The highly destructive malware believed to have hit the networks of Sony Pictures Entertainment contained a cocktail of malicious components designed to wreak havoc on infected networks, according to new technical details released by federal officials who work with private-sector security professionals.
An advisory published Friday by the US Computer Emergency Readiness Team said the central malware component was a worm that propagated through the Server Message Block protocol running on Microsoft Windows networks. The worm contained brute-force cracking capabilities designed to infect password-protected storage systems. It acted as a "dropper" that then unleashed five components. The advisory, which also provided "indicators of compromise" that can help other companies detect similar attacks, didn't mention Sony by name. Instead, it said only that the potent malware cocktail had targeted a "major entertainment company." The FBI and White House has pinned the attack directly on North Korea, but so far have provided little proof.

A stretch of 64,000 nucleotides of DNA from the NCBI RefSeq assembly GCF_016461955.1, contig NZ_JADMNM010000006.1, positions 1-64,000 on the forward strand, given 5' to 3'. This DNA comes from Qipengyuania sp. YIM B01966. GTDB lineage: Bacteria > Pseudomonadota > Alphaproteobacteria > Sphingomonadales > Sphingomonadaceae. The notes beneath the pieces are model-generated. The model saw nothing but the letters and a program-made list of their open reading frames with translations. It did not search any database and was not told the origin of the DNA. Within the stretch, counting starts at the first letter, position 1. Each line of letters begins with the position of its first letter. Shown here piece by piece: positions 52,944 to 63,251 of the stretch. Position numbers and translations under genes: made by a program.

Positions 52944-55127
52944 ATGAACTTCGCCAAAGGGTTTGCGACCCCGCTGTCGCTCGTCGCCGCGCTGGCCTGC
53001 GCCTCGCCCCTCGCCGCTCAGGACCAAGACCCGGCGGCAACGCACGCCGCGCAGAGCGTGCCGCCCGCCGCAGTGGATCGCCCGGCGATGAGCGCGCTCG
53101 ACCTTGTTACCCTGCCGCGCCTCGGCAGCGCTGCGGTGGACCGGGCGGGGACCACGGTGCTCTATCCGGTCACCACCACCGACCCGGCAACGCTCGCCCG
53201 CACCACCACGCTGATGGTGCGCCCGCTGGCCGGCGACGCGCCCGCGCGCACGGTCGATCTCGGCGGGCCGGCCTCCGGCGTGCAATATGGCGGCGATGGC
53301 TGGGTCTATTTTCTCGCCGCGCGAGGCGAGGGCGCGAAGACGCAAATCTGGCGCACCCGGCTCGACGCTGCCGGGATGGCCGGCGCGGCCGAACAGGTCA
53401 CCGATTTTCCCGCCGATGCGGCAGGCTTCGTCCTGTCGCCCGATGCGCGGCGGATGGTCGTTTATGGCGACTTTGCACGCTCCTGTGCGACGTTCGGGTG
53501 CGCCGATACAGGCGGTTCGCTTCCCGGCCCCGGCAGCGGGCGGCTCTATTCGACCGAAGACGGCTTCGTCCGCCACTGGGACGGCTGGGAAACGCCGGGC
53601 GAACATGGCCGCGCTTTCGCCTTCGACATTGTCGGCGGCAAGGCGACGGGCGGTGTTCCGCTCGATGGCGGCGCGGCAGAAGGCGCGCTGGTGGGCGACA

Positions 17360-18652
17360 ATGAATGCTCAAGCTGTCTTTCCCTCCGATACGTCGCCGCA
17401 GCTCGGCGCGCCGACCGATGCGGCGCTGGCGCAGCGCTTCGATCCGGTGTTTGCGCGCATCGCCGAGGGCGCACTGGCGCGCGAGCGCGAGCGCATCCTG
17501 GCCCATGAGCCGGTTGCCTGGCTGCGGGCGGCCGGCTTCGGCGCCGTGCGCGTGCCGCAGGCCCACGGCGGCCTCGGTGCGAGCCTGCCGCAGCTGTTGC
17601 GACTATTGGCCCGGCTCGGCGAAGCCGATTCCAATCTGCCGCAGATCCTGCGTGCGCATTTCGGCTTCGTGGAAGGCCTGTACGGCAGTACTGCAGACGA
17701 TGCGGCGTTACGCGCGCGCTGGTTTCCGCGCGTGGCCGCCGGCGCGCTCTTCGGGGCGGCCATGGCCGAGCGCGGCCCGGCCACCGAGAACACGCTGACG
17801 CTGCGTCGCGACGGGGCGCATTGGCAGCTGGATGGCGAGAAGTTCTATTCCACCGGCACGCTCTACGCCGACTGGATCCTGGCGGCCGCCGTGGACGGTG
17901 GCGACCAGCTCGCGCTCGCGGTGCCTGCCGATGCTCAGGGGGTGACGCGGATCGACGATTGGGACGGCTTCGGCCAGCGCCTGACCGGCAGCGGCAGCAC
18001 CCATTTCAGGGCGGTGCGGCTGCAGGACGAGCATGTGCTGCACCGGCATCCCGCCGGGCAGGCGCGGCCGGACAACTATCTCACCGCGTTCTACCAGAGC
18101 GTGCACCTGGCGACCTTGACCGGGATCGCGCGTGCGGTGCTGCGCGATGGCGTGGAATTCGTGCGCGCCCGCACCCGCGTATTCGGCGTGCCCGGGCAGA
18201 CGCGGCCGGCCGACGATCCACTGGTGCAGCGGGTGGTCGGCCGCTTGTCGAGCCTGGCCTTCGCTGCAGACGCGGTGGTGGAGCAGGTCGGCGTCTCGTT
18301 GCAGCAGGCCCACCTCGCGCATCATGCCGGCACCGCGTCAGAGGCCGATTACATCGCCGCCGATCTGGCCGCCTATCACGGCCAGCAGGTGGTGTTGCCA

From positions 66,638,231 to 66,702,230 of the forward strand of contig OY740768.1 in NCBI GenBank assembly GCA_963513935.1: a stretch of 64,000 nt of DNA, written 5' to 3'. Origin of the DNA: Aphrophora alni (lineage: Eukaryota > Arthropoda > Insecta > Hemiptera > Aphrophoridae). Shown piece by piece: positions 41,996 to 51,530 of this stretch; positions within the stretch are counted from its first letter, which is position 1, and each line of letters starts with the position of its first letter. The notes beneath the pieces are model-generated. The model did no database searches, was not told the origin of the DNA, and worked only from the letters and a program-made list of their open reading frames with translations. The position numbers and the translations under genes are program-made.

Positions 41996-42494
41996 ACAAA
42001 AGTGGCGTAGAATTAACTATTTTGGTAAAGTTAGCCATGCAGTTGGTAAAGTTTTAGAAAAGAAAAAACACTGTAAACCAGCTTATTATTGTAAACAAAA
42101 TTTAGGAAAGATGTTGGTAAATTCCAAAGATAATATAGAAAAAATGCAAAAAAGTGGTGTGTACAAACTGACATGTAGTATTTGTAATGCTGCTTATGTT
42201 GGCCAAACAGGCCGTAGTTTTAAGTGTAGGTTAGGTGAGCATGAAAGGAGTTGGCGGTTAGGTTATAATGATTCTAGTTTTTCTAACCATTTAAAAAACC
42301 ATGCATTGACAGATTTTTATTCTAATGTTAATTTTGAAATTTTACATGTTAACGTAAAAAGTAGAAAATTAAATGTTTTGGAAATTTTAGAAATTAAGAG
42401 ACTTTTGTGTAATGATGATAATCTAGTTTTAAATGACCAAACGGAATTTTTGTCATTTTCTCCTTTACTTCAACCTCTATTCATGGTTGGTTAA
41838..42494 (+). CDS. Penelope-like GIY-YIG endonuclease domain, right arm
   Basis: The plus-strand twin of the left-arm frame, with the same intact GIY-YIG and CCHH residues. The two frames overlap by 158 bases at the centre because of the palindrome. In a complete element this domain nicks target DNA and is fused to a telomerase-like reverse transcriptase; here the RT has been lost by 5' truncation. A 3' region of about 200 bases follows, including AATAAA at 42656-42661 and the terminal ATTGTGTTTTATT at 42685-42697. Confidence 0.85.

"This worm uses a brute force authentication attack to propagate via Windows SMB shares," Friday's advisory stated. "It connects home every five minutes to send log data back to command and control (C2) infrastructure if it has successfully spread to other Windows hosts via SMB port 445. The tool also accepts new scan tasking when it connects to C2."